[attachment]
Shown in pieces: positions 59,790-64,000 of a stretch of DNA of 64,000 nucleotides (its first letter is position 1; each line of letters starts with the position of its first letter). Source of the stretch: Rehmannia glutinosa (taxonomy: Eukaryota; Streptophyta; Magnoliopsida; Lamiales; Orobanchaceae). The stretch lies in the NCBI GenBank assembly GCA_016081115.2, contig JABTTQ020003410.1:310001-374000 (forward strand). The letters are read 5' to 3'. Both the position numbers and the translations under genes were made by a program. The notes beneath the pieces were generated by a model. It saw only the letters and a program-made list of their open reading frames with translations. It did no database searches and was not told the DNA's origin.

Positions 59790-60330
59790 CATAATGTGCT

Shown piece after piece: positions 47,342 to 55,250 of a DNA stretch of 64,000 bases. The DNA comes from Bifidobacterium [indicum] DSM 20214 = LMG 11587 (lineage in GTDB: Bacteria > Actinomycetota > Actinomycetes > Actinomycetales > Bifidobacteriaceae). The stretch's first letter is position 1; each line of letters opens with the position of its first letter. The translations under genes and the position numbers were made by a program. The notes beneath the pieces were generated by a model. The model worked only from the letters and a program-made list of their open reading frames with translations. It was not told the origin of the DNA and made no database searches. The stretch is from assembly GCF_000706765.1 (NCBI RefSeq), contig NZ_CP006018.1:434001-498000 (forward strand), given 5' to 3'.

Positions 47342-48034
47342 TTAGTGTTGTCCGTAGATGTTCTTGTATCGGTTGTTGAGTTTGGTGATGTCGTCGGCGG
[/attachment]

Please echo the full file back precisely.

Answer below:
Shown in pieces: positions 59,790-64,000 of a stretch of DNA of 64,000 nucleotides (its first letter is position 1; each line of letters starts with the position of its first letter). Source of the stretch: Rehmannia glutinosa (taxonomy: Eukaryota; Streptophyta; Magnoliopsida; Lamiales; Orobanchaceae). The stretch lies in the NCBI GenBank assembly GCA_016081115.2, contig JABTTQ020003410.1:310001-374000 (forward strand). The letters are read 5' to 3'. Both the position numbers and the translations under genes were made by a program. The notes beneath the pieces were generated by a model. It saw only the letters and a program-made list of their open reading frames with translations. It did no database searches and was not told the DNA's origin.

Positions 59790-60330
59790 CATAATGTGCT

Shown piece after piece: positions 47,342 to 55,250 of a DNA stretch of 64,000 bases. The DNA comes from Bifidobacterium [indicum] DSM 20214 = LMG 11587 (lineage in GTDB: Bacteria > Actinomycetota > Actinomycetes > Actinomycetales > Bifidobacteriaceae). The stretch's first letter is position 1; each line of letters opens with the position of its first letter. The translations under genes and the position numbers were made by a program. The notes beneath the pieces were generated by a model. The model worked only from the letters and a program-made list of their open reading frames with translations. It was not told the origin of the DNA and made no database searches. The stretch is from assembly GCF_000706765.1 (NCBI RefSeq), contig NZ_CP006018.1:434001-498000 (forward strand), given 5' to 3'.

Positions 47342-48034
47342 TTAGTGTTGTCCGTAGATGTTCTTGTATCGGTTGTTGAGTTTGGTGATGTCGTCGGCGG